And here is the main example of misconduct related to the research and scholarly duties of a faculty member: "Violation of canons of intellectual honesty, such as research misconduct and/or intentional misappropriation of the writings, research, and findings of others." Faculty members also have obligations to the community, and misconduct on this score means, "Commission of a criminal act which has led to conviction in a court of law and which clearly demonstrates unfitness to continue as a member of the faculty." (This is why, by the way, it was especially ludicrous for Paul Campos to suggest that anyone thinks conviction for a trivial offense like marijuana possession would warrant termination of a faculty member. But Professor Campos is plainly not significantly constrained by considerations of credulity.)
Universities are clearly too timid about initiating termination proceedings in cases where they might, indeed, be warranted: such as failure to perform significant professional duties like scholarship. (One noted authority on academic freedom told me, for example, that he believes Harvard could properly initiate proceedings to terminate Alan Dershowitz, given his failure to produce scholarly work. That may be an arguable case; but everyone knows of "dead wood" who write nothing, not even popular books or polemics, and have not for years. It would be consistent with academic freedom for their universities to initiate proceedings that might result in termination.)
2. Is there 'good cause' for terminating John Yoo? Clearly not. There are no allegations of any failure to perform his instructional duties, and he has engaged in no research misconduct. He has also been convicted of no crime. End of story.
3. But wait, weren't the torture memos and his theory of executive power so bad that they constitute research misconduct? Again, plainly not. He has defended these same views in scholarly fora, as well as in the memoranda he wrote as an attorney for the government. Other scholars have defended similar views of executive power. One may think such views implausible, badly argued for, and morally odious, but they do not involve "research misconduct." If "research misconduct" and "intellectual dishonesty" were interpreted to cover what Yoo has done then there would be nothing left of academic freedom, since every disagreement on the merits of a position, especially a minority position in the scholarly community, could be turned into a "research misconduct" charge that would trigger disciplinary proceedings and possible termination.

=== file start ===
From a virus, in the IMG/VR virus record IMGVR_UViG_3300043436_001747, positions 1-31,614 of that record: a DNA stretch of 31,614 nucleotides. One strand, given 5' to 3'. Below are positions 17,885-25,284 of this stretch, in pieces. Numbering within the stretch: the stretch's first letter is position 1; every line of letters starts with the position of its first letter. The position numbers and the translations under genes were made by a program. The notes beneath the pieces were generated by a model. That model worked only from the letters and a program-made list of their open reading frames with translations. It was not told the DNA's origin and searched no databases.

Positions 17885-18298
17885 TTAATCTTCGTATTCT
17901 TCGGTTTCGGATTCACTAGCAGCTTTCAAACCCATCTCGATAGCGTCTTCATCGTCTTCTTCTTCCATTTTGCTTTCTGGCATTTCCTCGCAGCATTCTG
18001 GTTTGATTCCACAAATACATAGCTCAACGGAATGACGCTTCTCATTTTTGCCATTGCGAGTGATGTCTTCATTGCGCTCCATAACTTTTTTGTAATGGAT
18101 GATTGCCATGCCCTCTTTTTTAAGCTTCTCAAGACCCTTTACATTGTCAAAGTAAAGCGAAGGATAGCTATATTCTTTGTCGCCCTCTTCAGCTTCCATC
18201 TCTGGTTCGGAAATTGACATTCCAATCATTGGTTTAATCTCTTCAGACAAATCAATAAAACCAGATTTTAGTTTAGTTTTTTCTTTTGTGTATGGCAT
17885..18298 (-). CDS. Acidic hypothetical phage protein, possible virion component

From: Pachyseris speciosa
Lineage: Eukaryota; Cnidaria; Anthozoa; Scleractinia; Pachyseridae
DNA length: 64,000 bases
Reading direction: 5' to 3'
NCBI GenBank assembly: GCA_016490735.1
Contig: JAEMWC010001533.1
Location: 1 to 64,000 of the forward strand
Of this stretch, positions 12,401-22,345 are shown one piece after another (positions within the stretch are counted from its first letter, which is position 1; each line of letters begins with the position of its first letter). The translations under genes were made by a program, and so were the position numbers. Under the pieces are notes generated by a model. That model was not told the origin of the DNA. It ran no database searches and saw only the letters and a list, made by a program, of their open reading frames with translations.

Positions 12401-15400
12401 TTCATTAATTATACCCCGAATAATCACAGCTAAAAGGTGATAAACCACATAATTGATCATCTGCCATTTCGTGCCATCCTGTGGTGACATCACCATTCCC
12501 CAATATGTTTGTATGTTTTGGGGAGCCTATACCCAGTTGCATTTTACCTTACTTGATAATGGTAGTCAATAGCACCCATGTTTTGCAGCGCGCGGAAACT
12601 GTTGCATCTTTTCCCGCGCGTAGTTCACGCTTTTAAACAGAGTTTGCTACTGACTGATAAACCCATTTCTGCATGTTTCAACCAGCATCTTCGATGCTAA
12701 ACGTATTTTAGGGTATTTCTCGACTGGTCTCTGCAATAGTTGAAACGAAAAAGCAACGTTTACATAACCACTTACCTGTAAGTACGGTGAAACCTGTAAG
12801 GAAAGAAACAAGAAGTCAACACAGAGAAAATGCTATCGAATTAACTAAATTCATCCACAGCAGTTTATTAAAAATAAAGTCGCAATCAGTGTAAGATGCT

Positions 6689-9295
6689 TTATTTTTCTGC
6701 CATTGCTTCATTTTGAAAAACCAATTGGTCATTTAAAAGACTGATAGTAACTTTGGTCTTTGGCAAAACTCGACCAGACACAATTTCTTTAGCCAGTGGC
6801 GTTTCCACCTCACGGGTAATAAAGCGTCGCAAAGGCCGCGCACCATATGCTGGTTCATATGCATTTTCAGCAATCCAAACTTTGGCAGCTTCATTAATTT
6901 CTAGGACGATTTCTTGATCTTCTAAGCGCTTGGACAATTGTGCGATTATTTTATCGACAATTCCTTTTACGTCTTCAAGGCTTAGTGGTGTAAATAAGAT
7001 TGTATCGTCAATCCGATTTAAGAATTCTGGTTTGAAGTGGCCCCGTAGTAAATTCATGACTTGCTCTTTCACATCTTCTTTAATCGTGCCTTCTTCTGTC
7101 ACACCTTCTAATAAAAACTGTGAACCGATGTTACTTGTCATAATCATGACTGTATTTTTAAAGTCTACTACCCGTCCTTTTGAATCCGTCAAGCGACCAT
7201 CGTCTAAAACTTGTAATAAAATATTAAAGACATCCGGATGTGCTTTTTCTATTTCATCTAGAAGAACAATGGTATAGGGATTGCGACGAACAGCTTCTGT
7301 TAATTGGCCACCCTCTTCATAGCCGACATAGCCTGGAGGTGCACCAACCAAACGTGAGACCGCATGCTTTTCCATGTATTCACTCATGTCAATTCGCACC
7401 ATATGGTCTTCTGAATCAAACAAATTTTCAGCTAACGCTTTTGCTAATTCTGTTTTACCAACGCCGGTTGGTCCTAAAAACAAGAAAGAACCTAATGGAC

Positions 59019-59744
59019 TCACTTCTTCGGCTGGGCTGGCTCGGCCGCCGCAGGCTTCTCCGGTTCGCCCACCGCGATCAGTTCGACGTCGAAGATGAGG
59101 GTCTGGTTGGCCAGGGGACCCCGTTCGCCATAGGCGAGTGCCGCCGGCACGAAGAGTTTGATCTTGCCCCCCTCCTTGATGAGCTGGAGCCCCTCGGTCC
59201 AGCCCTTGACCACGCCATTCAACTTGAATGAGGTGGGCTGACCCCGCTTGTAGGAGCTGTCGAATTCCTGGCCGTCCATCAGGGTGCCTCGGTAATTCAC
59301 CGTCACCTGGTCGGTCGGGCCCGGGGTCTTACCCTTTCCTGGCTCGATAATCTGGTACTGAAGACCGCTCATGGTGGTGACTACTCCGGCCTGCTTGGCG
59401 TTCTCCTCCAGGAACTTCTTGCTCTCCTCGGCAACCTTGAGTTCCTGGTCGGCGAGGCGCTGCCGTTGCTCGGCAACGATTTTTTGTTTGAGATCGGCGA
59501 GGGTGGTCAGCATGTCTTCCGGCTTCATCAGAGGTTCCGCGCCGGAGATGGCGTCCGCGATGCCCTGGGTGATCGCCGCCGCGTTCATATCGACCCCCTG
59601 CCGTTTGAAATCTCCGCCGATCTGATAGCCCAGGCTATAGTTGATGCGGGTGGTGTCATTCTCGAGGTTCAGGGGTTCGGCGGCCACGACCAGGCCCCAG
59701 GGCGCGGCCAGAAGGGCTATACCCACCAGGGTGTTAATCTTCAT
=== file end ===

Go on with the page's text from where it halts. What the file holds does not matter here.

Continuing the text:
4. OK, that's all well and good, but didn't you tell us that it would be misconduct for a biologist not to teach Darwin's theory of evolution by natural selection or for an astronomer to teach that sun revolves around the earth? It would clearly be a dereliction of instructional duties for a biologist (teaching, say, introduction to biology) to not present Darwin's theory of evolution by natural selection and to fail to represent it as a well-confirmed theory that is the cornerstone of modern biology. It would not, however, be research misconduct for a biologist to write a book, as biologist Michael Behe of Lehigh University did, attacking natural selection and arguing for intelligent design as a supplement. But the point that bears emphasizing here is that the Yoo case isn't even close to this one, since there is nothing close to the scholarly and professional consensus about the correctness of Darwin's theory of evolution by natural selection in the case of constitutional limits on executive power in war time. Yoo's views, as morally reprehensible as they are, are well within the bounds of professional opinion, even if they are a decidedly minority viewpoint. Recall, for example, the comments of constitutional law scholar Mark Graber (Maryland) regarding Yoo's torture memo: "[T]he claims are constitutionally plausible or as plausible as most of what I read when I read legal materials. I found myself disagreeing with most of this, taking offense at various points. Nevertheless, the arguments seemed no more or less scholarly than the constitutional theory in the average top-twenty-five law review. I was no more impressed by [Chief Justice] Roberts' opinion in Parents Involved (the Seattle school district case) than the Yoo memo." Part of the difficulty here, I suspect, is that many of those commenting on the Yoo case have an unrealistic picture of constitutional law, as though there were clearly correct and clearly incorrect positions on the issues at stake here. A skeptic might note that there is not a lot of "law" in "constitutional law," so that we quickly go from "that's a bad legal argument" to "that's a morally odious position." But having morally odious views is well within the protection afforded by academic freedom.